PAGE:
“How we might write something might show an entirely different taste in books,” Mr. Malkin said. “People scribble things out. They draw arrows. We get a feel for who they are.”
October 14, 2016
October 13, 2016
Busy, busy October… here are this month’s book covers of note…
American Ulysses by Ronald C. White; design Eric White; photograph © Colorized History, colorized by Mads Madsen (Random House / October 2016)
The Best American Comics 2016 edited by Roz Chast; illustration by Marc Bell; design by Christopher Moisan (Mariner / October 2016)
Best American Nonrequired Reading 2016 edited by Rache Kushner; illustration and lettering by Jillian Tamaki; design by Mark Robinson (Mariner / October 2016)
Virago’s other new du Maurier reissues are also really nice:
Another entry for the sideways covers collection (although this is not a first for Mullen’s books — the US paperback edition of The Last Town on Earth, published by Random House in 2007, also has a sideways photograph on the cover).1
Himself by Jess Kidd; design by Pete Adlington (Canongate / October 2016)
The Mothers by Brit Bennett; design by Rachel Wiley (Riverheard / October 2016)
This goes rather nicely with Coralie’s design for Rovelli’s previous book Seven Brief Lessons in Physics:
That Self-Forgetful Perfectly Useless Concentration by Alan Shapiro; design by Isaac Tobin (University of Chicago Press / October 2016)
The Wealth of Humans by Ryan Avent; design by Tom Etherington (Allen Lane / September 2016)
October 12, 2016
I was sad to hear that designer Elaine Lustig Cohen had died aged 89 last week. She will forever be associated with her more famous husband Alvin Lustig, but she was a remarkable designer in her own right and her influence, as Steven Heller notes at Design Observer, extended far beyond her studio:
Elaine’s professional standing far outlasted her years of practice because beyond being a pioneer, she was also the benefactor in so many ways for graphic design history, and an advocate for so many other historians, practitioners—and especially women. It is this enduring integrity and generosity that ultimately defined her highly treasured life.
Following Alvin Lustig’s death, Elaine specialized for some time in designing book covers and jackets, initially following her late husband’s aesthetic, until finding her own style and vision. For over a decade she earned commissions from museums, architects, and book publishers—including Noonday Press, whose publisher, Arthur Cohen, would become her second husband. Her own studio closed in 1967, although Elaine continued to design catalog covers for Ex Libris (the antiquarian bookstore she and Cohen ran together) focusing on avant-garde modernist books and documents. She turned instead to making art—inspired in part, by Constructivism, Dada, and the Bauhaus—and continued to do so until the end of her life.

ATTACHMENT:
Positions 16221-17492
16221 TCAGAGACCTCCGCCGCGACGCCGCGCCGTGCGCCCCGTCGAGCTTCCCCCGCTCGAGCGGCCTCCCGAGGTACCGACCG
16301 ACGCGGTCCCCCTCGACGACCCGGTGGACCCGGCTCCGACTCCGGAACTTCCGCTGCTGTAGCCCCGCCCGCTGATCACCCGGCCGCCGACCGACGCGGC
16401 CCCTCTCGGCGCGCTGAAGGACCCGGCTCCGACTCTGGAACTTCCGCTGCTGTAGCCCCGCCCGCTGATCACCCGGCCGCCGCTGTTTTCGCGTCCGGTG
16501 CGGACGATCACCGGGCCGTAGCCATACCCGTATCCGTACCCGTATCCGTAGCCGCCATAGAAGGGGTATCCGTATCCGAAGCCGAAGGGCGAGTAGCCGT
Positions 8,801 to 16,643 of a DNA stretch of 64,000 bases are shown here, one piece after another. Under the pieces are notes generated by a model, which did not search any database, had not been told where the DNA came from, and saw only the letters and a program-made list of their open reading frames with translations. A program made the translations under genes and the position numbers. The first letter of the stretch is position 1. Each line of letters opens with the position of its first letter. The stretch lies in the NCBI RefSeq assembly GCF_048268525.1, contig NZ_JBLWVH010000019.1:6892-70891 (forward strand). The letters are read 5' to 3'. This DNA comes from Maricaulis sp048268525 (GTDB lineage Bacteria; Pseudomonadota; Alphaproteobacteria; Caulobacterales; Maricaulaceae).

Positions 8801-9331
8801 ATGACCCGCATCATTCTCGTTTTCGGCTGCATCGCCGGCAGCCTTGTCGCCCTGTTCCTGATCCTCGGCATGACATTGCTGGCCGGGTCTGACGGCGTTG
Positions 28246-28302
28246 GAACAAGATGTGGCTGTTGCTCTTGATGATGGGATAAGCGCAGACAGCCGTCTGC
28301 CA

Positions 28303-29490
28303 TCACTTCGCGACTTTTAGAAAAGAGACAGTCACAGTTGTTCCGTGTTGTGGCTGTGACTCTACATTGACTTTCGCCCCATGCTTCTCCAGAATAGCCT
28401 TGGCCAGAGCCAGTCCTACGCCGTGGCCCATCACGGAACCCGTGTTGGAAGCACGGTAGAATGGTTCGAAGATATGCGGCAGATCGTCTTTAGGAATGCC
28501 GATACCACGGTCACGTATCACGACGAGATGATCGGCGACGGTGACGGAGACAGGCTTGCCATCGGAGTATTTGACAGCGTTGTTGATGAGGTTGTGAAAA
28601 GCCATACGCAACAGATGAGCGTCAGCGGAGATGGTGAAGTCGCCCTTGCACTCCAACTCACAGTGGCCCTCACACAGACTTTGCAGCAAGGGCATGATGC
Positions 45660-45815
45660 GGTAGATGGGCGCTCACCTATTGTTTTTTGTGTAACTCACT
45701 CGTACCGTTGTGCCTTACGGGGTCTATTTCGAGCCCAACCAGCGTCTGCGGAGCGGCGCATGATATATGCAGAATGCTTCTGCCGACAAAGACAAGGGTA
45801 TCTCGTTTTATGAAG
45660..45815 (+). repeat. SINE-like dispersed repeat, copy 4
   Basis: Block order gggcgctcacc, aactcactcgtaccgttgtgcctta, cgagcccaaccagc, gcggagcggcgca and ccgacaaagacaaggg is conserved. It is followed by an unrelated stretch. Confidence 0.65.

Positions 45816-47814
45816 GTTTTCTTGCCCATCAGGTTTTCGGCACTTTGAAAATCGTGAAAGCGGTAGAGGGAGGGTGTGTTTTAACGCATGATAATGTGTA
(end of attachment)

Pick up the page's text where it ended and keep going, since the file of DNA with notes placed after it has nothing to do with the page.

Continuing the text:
In a profile of the designer for Eye magazine in 1995, Ellen Lupton noted what made ELC’s book covers so distinctive…
In her covers for Meridian Books and New Directions, designed from 1955 through 1961, Elaine Lustig Cohen used abstract structural elements, expressive typography, and conceptual photographs to interpret the books’ contents. Working at a time when most book covers employed literal pictorial illustrations, Cohen visualized titles in contemporary literature and philosophy through a rich variety of approaches, from stark abstractions and concept-driven solutions to obtuse evocations that bring to mind the recent work of Chip Kidd and Barbara de Wild for Knopf.
Elaine Lustig Cohen’s cover for the journal ‘The Noble Savage’ 4 (1960) features a time-worn classical statue festooned with a typographic moustache and blasted with a star-burst pull-out quote from Darwin. For Yvor Winter‘s ‘On Modern Poets’ (1959), Cohen photographed a loose arrangement of plastic letters, while she used a field of pebbles to obliquely represent ‘The Varieties of History’ (1957). If such solutions are suggestively poetic, Cohen could also be brilliantly blunt, as in her choice of oversized, cello-wrapped bonbons for Tennessee Williams’s ‘Hard Candy’ (1959).
…A point echoed in the New York Times obituary:
She designed museum catalogs and furniture. As a book-cover designer, she followed in Mr. Lustig’s precisionist footsteps but eventually established her own, more free-form style.
“I tried to reflect the spirit of the books,” she said in a video made by AIGA, the graphic arts organization, when she was awarded its medal in 2012.
Her jacket for “Yvor Winters On Modern Poets” looked as if plastic letters had been placed on a tabletop, then jostled by a passing child. A book about St. Augustine featured his name twice, as the arms of a cross. The jacket for Tennessee Williams’s short-story collection “Hard Candy” showed extreme close-ups of cellophane-wrapped sweets, seeming to fall through the air.
You can see a selection of ELC’s book covers on her website, and the video referenced above is here:
October 6, 2016
A Jim Jarmusch documentary about Iggy Pop and The Stooges? YES.
Gimme Danger is scheduled for a limited release on October 28th.
October 3, 2016
A new Penguin Modern Classic edition of Mortal Engines by Polish science fiction writer Stanislaw Lem is available in the UK this week. Art directed by Jim Stoddart, this is the third of Lem’s books in the Penguin Modern Classics series featuring cover art by illustrator and designer by Haley Warnham.
You can read more about Warnham’s collages in an interview with illustrator on AIGA’s Eye on Design blog.
September 26, 2016